1. What we in the business call “a grabber.” Definitely the word to use to GUARANTEE I’m going to keep reading.
2. At this point, slightly hoping the conjunction is an autocorrect for the word “butt."
3. Disappointed by the “butt” letdown, yet intrigued: the location of some item is SO CONSTANT and familiar that NOT finding it qualifies as “bizarre”!?! How will the sentence conclude?
- “can’t find/Mount Rushmore”
- “can’t find/my cellphone”
- “can’t find/the number 7 on my cellphone”
- “can’t find/the second floor of my local Costco”
- “can’t find/my pulse”
- “can’t find/Waldo”
4. Okay, so a bit tame for a conclusion. Bizarre? Really? I suppose if the headband had been tattooed on or stapled to the texter’s head when she lay down for a nap and was gone when she woke up...or if it looked like this in which case it would be hard to miss...
5. I’m starting to think the headband didn’t belong to the texter. So, the owner of the headband entrusted the texter with the sacred responsibility of guarding this precious object
6. Though this is the lone use of “textspeak,” one must admire the texter's economy of language: she saved herself precious microseconds by eschewing the other two-thirds of this pronoun.
7. Here, one admires the texter’s decision to refuse the banal, culturally destructive “textspeak” version of this word. In reading the entire second-person syllable here, one cannot help but imagine the expressive freedom that dominated the texter’s mind at the moment of thumbing these letters. In what is perhaps best described as the most appropriate and ironic “YOLO” moment, she elects to “live large,” to express each word expansively, and to let the reader have an opportunity to savor and appreciate the lines and circle of a Y and an O that might otherwise have gone missing from his or her day. The devil-may-care attitude almost literally DRIPS from the two extra letters, as though they say, “Yeah, that’s right, us two characters might not need to be here, but we are. Got a problem with that? I mean, what is this, Twitter?”
8. ONE person with TWO headbands? This possibility is so absurdly improbable, one wonders how the texter was even able to conceive of such an eventuality. Such a circumstance would be even more bizarre (if that’s possible) than the headband going missing in the first place.
9. The mind reels. Logical whiplash ensues. If we have this right, then the lack of that first headband, and the unlikely possibility of obtaining a second headband, are circumstances that can be rectified by the acquisition of ICE. There are, clearly, only two ways in which this deductive argument can be true:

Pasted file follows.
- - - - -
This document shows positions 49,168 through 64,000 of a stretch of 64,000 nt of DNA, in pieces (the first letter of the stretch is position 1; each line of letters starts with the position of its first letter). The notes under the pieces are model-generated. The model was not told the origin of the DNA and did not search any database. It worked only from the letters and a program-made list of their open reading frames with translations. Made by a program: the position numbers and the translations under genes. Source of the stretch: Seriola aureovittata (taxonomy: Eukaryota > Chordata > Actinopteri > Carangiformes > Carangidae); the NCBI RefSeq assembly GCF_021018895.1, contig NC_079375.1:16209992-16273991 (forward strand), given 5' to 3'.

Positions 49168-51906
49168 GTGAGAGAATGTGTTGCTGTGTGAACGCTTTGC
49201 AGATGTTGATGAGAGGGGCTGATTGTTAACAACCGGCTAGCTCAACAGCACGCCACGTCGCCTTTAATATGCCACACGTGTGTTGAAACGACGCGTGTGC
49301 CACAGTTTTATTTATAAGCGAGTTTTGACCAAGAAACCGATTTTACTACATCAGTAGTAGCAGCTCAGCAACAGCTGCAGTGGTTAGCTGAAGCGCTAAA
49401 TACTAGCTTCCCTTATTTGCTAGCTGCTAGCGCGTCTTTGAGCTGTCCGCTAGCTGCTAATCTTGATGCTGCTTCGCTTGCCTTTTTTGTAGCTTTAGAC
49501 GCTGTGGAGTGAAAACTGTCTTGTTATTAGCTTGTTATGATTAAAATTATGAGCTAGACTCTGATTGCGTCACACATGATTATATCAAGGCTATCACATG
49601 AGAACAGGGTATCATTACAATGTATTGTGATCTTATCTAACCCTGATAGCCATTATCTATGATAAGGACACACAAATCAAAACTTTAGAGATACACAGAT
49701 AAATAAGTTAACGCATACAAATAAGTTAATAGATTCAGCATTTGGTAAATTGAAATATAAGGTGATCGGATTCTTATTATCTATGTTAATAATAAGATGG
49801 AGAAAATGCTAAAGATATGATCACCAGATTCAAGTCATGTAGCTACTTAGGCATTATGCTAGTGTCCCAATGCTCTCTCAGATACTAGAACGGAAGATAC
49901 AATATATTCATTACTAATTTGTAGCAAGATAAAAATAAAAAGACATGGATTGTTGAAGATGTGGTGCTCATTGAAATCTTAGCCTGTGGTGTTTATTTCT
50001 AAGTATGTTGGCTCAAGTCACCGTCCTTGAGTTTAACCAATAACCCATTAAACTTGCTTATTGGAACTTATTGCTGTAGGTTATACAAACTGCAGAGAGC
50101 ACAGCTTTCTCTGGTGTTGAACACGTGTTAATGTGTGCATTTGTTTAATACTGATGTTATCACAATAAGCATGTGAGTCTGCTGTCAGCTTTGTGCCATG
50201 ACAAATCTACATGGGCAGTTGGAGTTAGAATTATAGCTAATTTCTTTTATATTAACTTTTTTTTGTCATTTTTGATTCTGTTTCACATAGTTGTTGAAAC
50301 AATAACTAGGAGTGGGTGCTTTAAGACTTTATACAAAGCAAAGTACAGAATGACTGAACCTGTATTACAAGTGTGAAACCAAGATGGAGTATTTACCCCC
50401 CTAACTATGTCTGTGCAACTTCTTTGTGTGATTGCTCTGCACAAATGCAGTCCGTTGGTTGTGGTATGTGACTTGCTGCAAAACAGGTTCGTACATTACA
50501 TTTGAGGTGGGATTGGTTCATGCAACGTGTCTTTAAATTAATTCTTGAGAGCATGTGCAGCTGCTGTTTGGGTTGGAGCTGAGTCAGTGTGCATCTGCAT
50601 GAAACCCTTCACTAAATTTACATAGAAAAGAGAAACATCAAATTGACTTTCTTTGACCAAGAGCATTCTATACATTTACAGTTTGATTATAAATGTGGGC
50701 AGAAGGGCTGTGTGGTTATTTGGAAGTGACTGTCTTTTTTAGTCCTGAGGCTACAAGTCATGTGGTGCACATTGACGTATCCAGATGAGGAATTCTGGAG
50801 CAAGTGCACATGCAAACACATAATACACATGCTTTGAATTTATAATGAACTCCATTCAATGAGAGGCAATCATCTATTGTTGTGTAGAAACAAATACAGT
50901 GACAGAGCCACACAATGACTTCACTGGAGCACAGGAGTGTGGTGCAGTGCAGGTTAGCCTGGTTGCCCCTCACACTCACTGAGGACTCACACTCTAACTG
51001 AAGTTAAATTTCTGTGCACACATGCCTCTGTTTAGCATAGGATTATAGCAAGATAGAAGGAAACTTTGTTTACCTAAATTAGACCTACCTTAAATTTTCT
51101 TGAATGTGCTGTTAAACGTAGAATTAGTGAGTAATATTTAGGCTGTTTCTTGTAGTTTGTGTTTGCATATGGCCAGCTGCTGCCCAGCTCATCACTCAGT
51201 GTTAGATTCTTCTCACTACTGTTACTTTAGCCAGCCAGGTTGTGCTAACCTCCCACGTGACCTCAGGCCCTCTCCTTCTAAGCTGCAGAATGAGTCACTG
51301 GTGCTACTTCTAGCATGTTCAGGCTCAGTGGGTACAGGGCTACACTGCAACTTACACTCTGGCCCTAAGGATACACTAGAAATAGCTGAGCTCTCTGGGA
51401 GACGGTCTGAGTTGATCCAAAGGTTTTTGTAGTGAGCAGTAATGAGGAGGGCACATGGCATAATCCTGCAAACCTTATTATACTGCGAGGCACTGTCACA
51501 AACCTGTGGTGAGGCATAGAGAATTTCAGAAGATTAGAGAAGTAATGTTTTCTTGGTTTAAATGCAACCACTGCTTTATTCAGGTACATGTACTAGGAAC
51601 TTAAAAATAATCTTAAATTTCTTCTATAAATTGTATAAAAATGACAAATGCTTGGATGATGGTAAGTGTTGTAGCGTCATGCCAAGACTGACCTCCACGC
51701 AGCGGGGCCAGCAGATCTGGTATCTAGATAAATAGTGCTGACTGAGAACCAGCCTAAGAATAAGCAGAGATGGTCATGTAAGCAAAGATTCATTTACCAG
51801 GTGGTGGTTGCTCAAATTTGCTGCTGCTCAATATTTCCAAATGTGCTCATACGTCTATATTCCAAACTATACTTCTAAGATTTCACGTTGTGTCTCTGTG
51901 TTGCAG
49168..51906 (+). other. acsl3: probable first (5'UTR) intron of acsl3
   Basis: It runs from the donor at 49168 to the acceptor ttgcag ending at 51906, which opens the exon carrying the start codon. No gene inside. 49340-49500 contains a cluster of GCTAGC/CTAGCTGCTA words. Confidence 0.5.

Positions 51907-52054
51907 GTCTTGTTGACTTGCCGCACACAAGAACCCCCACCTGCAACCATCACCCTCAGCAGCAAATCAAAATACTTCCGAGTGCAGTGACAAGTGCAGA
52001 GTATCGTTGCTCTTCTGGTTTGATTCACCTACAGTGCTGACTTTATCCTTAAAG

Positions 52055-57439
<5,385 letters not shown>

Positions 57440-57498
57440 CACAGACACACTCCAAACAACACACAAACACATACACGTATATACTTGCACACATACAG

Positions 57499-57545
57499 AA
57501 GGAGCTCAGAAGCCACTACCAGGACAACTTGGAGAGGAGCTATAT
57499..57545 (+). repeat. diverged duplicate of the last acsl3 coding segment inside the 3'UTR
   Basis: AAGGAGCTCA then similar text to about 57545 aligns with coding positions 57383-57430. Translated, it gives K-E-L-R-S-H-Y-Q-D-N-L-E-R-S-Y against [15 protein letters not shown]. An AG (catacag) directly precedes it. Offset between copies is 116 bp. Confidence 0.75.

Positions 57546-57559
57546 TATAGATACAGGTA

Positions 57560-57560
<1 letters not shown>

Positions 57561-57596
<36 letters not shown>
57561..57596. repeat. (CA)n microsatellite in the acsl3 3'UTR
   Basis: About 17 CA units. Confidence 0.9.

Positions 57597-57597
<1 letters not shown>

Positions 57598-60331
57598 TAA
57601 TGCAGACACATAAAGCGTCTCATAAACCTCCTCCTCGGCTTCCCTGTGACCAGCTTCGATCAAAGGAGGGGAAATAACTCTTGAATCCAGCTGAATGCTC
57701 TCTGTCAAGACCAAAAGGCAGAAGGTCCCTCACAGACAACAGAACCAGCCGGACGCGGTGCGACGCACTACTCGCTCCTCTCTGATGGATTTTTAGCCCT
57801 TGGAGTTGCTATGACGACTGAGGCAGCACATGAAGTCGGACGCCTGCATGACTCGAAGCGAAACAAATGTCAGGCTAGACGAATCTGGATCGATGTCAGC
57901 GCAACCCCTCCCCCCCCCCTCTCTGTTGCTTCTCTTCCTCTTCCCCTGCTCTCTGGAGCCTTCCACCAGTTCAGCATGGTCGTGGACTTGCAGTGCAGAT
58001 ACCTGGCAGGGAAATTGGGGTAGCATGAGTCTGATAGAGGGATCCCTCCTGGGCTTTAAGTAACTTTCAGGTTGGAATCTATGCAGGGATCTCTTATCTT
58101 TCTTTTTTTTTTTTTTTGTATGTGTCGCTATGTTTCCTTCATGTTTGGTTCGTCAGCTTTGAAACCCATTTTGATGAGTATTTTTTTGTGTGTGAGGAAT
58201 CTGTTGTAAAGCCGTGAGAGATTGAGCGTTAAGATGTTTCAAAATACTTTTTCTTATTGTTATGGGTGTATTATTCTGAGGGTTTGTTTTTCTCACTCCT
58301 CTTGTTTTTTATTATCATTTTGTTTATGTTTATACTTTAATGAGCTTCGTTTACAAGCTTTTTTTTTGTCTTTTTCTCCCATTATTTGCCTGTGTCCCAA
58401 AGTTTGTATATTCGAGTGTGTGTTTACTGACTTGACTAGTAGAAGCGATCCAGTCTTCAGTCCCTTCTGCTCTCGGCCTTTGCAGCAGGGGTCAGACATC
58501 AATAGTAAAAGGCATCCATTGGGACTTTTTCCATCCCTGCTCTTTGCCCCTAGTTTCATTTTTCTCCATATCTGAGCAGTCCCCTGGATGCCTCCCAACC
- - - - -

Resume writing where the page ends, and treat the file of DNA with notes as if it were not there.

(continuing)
- the texter’s family exclusively uses headband-shaped ice-cube trays and these will effectively hold the textee’s hair in place, though they will also create an ongoing brain-freeze originating outside her skull; OR
- the headband was ACTUALLY required as a makeshift fanbelt in some sort of MacGuyver-esque refrigeration unit, which now cannot be completed, meaning that the...cryogenically preserved head of Walt Disney? platter of llama patties? butter-sculpture of comedic acting legend Charles Grodin?...will begin moving dangerously close to room temperature and spoilage.
11. If the first word was the grabber, the last word surpasses all other conceivable endings.
Let’s assume that this word was “papertowels,” but mistyped (or possibly a shrewd employment of abbreviated “textspeak,” freeing the texter of the nuisance involved in typing an extra E and L - see #6). Much of #9 applies here, though if in fact the ice is ALSO being provided (evidenced by the word "AND" - see #10), then the fact that the papertowels are frozen would seem to be redundant.
UNLESS the papertowels serve a function distinct from the ice, a function that requires them to be frozen (it is assumed by this writer that in order to be frozen, said papertowels would first have to be steeped in some liquid such as Apple & Eve Pomegranate-Blueberry Juice or bat urine or, if neither of these is available, water).
MORE AS THE MOOD SUITS ME...